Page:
Clash at Clairemont is home event for pro skater Jeromy Green
Jeromy Green was a little kid when his parents first took him to see the annual Clash at Clairemont skateboarding event.
Staged at the Krause Family YMCA Skatepark, Clash has always been San Diego’s biggest single-day happening in action sports, featuring the likes of Tony Hawk in the early years.
Being there stoked Green’s excitement for skating.
“When I first saw it, I thought the skatepark was built just for Clash,” Green, now 21, recalled with a laugh this week of the massive ramps, pool, and X Games-style halfpipe at Clairemont.
Little did the Jamul native know that the park would become a second home to him, provide a job, and pave the way to a professional career.
“It’s always been huge for me,” said Green, who will compete among a bunch of action sports standouts on Saturday in the 11th Clash, which benefits Grind for Life, an organization that works to help people with cancer.
Among the skate and BMX stars of the past and present expected to be there are Bucky Lasek, Andy Macdonald, Christian Hosoi, Steve Caballero, Elliott Sloan, Simon Tabron and Dennis Enarson.
Green, who turned professional a year ago as a skater for Sacrifice skateboards, can hold his own against any of them on the vert ramp, in the pool and on the unique Skatercross track that was devised by Macdonald.
Many skaters choose a single discipline and work to excel at it. Thanks to his upbringing at Clairemont, Green can do it all.
“Jeromy is an alien on a skateboard,” said Clairemont skatepark manager Charlie Payne. “He is unbelievably talented. In the events he competes in, whether he wins a medal or not, he does something worthy of a highlight reel. He’s always, always, always in the limelight.”
Said Macdonald, the winner of 23 X Games medals, “It’s impressive, the angles that Jeromy can bend his knees at. He looks like he’s made of rubber. And he’s got his own style. Every aerial he does is tweaked out.”
Green all but stole the show at last year’s Clash. Skatercross was making its debut, and an early section of the course provided a high enough launch spot that a high jump competition, complete with a bar to clear, was set up.
Things got wild as the skaters kept going higher and higher, hurling themselves and their boards while sometimes suffering horrendous crashes on the landings.
So popular with the fans there, Macdonald said, “We had planned to do 15 minutes on the high jump. We ended up doing about 40.”
As the crowd cheered, Green ended up battling jump-for-jump with X Games star Tom Schaar. Schaar ended up winning by clearing 11 feet, but it was Green who pulled off the greatest trick - a 360-degree spin - while going over 10 ½ feet.
“I live to soar through the air like that,” Green said. “Everyone was out there cheering and pushing me to go higher than I’ve ever gone before. That was an amazing day.”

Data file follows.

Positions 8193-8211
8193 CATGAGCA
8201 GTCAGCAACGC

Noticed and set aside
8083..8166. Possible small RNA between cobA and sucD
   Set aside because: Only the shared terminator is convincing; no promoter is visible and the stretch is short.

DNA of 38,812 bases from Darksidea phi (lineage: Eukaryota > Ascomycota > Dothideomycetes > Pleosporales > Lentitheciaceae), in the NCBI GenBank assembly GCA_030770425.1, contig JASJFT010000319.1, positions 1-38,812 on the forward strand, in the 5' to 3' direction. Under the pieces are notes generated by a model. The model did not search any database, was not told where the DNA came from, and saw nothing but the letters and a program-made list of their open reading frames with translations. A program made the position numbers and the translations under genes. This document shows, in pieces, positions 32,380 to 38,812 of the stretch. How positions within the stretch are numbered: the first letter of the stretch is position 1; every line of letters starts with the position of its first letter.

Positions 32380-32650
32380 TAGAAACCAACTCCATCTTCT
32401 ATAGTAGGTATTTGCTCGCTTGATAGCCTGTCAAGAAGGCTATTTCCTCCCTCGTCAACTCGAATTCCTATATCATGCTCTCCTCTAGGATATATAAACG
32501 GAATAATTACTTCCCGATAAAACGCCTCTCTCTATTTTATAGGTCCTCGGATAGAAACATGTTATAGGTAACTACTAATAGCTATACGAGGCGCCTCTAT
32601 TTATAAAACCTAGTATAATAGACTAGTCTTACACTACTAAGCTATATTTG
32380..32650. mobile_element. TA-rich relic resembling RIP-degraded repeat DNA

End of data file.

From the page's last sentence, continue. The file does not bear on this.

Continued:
After his first visit to Clash, Green and his parents got more involved at the skatepark. They helped out with other events, and Jeromy became a constant presence, skating their most days while attending High Tech High in Pt. Loma.
Clash at Clairemont
What: Skate and BMX event that benefits Grind for Life, an organization that supports people with cancer
Where: Krause Family YMCA Skatepark, 3401 Clairemont Drive, San Diego
Who: Bucky Lasek, Andy Macdonald, Christian Hosoi, Steve Caballero, Nora Vasconcellos, Jimmy Wilkins, Trey Wood, Beaver Fleming, Cory Juneau, Allysha Le, Elliot Sloan, Jordyn Barratt, Simon Tabron, Mykel Larrin, Dennis Enarson, Gary Young.
Donation request for entry: $10
Schedule for Aug. 12
10:30 a.m.: Gates Open
11 a.m.-noon: Pro BMX Park Demo
Noon-1 p.m.: Pro Vert Ramp Demo
1:15-3 p.m.: Skatercross Skateboard Racing and High Jump
3:30-4 p.m.: Street Best Trick Jam
4:30-6 p.m.: Pro Bowl Session
“A lot of the kids in skating can have a rebellious attitude, and they can be a little rough,” Payne said. “Jeromy was different. He was always beaming, smiling, always nice and polite. He didn’t have that air about him at all.”
Said Macdonald, “Jeromy is one of my favorites. He’s just an All-American kid.”
Since he turned 18, Green has been working fulltime at the Clairemont park, and his a highly popular figure among the young skaters, while tending to his budding pro career.
Green has enjoyed quite a year. He made the finals of the Vert Attack in Sweden, won a Florida Series event at the famous Kona skatepark, and in July was invited to the cultural NASS Festival in Norway. He was enthralled to learn about the country, and there was a bonus - he found a girlfriend there.
For those who are not in the handful of people in skating’s upper echelon, carving out a living in the sport remains difficult.
“I’m giving skating my all right now,” Green said. “I’m not really being just an athlete. I’m seeing where it can take me with business avenues and things I can learn.”
Payne contends Green should be more lauded in the skate world than he is.
“He definitely deserves to be getting paid something for what he does,” Payne said. “Talent-wise, I’d compare him any great musician, or basketball or baseball player.”
firstname.lastname@example.org; Twitter: @sdutleonard
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